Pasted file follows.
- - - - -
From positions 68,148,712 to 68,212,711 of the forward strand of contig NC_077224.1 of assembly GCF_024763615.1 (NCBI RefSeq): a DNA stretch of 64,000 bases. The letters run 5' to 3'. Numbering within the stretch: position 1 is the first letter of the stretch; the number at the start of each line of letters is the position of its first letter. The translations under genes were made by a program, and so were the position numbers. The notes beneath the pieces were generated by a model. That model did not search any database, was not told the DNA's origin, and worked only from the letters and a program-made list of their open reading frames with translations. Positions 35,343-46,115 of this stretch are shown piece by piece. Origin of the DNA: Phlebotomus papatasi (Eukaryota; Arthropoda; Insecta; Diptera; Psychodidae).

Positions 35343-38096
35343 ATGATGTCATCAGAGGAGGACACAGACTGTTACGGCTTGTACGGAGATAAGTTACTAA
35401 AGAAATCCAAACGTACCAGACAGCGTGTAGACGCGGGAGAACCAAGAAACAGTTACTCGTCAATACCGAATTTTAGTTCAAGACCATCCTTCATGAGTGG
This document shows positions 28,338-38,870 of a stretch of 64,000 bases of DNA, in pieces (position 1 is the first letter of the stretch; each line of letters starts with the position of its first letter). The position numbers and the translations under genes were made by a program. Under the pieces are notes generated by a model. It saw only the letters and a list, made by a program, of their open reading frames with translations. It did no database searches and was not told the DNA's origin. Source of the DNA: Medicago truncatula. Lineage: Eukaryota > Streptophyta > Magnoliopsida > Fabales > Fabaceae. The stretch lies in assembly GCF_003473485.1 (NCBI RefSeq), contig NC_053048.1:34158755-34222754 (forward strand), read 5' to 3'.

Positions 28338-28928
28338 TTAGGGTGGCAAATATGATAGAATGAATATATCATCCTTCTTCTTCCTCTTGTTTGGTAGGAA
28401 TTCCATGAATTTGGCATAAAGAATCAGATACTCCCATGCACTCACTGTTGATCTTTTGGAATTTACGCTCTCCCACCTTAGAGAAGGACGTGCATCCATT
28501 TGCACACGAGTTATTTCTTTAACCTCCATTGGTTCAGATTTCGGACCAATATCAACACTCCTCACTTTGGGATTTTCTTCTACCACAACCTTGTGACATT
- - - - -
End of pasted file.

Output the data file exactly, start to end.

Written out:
From positions 68,148,712 to 68,212,711 of the forward strand of contig NC_077224.1 of assembly GCF_024763615.1 (NCBI RefSeq): a DNA stretch of 64,000 bases. The letters run 5' to 3'. Numbering within the stretch: position 1 is the first letter of the stretch; the number at the start of each line of letters is the position of its first letter. The translations under genes were made by a program, and so were the position numbers. The notes beneath the pieces were generated by a model. That model did not search any database, was not told the DNA's origin, and worked only from the letters and a program-made list of their open reading frames with translations. Positions 35,343-46,115 of this stretch are shown piece by piece. Origin of the DNA: Phlebotomus papatasi (Eukaryota; Arthropoda; Insecta; Diptera; Psychodidae).

Positions 35343-38096
35343 ATGATGTCATCAGAGGAGGACACAGACTGTTACGGCTTGTACGGAGATAAGTTACTAA
35401 AGAAATCCAAACGTACCAGACAGCGTGTAGACGCGGGAGAACCAAGAAACAGTTACTCGTCAATACCGAATTTTAGTTCAAGACCATCCTTCATGAGTGG
This document shows positions 28,338-38,870 of a stretch of 64,000 bases of DNA, in pieces (position 1 is the first letter of the stretch; each line of letters starts with the position of its first letter). The position numbers and the translations under genes were made by a program. Under the pieces are notes generated by a model. It saw only the letters and a list, made by a program, of their open reading frames with translations. It did no database searches and was not told the DNA's origin. Source of the DNA: Medicago truncatula. Lineage: Eukaryota > Streptophyta > Magnoliopsida > Fabales > Fabaceae. The stretch lies in assembly GCF_003473485.1 (NCBI RefSeq), contig NC_053048.1:34158755-34222754 (forward strand), read 5' to 3'.

Positions 28338-28928
28338 TTAGGGTGGCAAATATGATAGAATGAATATATCATCCTTCTTCTTCCTCTTGTTTGGTAGGAA
28401 TTCCATGAATTTGGCATAAAGAATCAGATACTCCCATGCACTCACTGTTGATCTTTTGGAATTTACGCTCTCCCACCTTAGAGAAGGACGTGCATCCATT
28501 TGCACACGAGTTATTTCTTTAACCTCCATTGGTTCAGATTTCGGACCAATATCAACACTCCTCACTTTGGGATTTTCTTCTACCACAACCTTGTGACATT